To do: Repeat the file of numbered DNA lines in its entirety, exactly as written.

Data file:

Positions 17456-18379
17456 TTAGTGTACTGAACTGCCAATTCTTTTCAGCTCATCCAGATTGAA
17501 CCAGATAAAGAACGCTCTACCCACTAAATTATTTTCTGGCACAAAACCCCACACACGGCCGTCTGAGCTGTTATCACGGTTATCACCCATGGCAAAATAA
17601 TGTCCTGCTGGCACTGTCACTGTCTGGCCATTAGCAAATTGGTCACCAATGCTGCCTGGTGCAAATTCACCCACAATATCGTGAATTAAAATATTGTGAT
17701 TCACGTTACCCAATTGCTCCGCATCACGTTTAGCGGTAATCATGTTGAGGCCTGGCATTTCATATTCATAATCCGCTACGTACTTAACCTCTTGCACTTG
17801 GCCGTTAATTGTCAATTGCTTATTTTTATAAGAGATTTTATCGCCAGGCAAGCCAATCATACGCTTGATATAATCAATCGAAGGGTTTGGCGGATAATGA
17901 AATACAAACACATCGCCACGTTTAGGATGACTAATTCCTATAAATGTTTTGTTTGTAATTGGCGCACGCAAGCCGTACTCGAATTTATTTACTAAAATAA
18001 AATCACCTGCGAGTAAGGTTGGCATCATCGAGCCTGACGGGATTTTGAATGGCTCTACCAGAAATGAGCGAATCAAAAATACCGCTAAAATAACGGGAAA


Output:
Positions 17456-18379
17456 TTAGTGTACTGAACTGCCAATTCTTTTCAGCTCATCCAGATTGAA
17501 CCAGATAAAGAACGCTCTACCCACTAAATTATTTTCTGGCACAAAACCCCACACACGGCCGTCTGAGCTGTTATCACGGTTATCACCCATGGCAAAATAA
17601 TGTCCTGCTGGCACTGTCACTGTCTGGCCATTAGCAAATTGGTCACCAATGCTGCCTGGTGCAAATTCACCCACAATATCGTGAATTAAAATATTGTGAT
17701 TCACGTTACCCAATTGCTCCGCATCACGTTTAGCGGTAATCATGTTGAGGCCTGGCATTTCATATTCATAATCCGCTACGTACTTAACCTCTTGCACTTG
17801 GCCGTTAATTGTCAATTGCTTATTTTTATAAGAGATTTTATCGCCAGGCAAGCCAATCATACGCTTGATATAATCAATCGAAGGGTTTGGCGGATAATGA
17901 AATACAAACACATCGCCACGTTTAGGATGACTAATTCCTATAAATGTTTTGTTTGTAATTGGCGCACGCAAGCCGTACTCGAATTTATTTACTAAAATAA
18001 AATCACCTGCGAGTAAGGTTGGCATCATCGAGCCTGACGGGATTTTGAATGGCTCTACCAGAAATGAGCGAATCAAAAATACCGCTAAAATAACGGGAAA